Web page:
Billboard charts in the late ’90s with music that was unapologetically hard and ignorant. There were plenty of rappers before him who made a living off being hard and of the street, like N.W.A, Scarface and Too Short (with whom he’ll be appearing at this show), but most of them had important stories to tell and DMX was totally uninterested in that. Instead, he sounded like he was pulled off the street, given a beat and unleashed to spit neck-breaking rap songs that laughed at the calculated image and prevailing sounds of his era. Also at the Novo, Wednesday, April 26.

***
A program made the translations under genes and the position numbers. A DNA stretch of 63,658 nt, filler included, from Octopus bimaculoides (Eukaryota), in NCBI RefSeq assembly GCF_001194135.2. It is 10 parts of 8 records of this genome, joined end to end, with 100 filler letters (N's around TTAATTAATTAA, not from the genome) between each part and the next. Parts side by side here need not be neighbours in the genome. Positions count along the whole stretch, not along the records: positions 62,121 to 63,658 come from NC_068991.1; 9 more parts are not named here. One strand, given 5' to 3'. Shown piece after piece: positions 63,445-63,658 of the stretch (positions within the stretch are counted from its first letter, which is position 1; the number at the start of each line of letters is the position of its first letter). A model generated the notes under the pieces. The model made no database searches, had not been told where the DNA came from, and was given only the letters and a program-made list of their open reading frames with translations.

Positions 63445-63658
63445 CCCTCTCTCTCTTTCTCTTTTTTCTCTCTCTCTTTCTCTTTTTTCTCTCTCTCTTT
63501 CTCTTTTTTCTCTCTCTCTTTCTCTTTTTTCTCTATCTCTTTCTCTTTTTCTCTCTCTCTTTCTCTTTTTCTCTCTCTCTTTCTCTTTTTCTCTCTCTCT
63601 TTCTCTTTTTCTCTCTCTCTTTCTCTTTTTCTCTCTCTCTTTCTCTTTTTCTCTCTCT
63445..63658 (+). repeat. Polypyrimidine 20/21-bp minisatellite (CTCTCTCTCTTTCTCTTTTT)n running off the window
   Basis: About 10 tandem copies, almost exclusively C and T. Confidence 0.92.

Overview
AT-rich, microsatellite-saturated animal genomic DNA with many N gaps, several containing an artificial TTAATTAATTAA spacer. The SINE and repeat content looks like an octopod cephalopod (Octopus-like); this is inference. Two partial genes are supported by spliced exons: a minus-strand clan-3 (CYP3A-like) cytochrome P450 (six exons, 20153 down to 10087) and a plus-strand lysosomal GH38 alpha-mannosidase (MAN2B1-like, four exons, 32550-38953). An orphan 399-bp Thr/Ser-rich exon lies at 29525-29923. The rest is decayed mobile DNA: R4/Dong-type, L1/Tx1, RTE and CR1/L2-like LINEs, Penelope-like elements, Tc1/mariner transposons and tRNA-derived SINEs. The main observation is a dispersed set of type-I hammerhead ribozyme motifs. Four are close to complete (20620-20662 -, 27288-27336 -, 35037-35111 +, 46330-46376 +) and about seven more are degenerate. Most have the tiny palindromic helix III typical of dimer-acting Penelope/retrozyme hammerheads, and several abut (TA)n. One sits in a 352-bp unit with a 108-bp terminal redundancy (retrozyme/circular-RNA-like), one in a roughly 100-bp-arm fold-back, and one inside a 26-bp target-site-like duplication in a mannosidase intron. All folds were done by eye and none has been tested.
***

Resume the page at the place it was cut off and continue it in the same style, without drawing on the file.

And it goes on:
Look past the substance-abuse jokes and the memes, and you can see DMX as kind of The Ramones of hip-hop. Totally not politically correct, oftentimes offensive, DMX crashed an expensive and complicatedly named Japanese motorcycle through the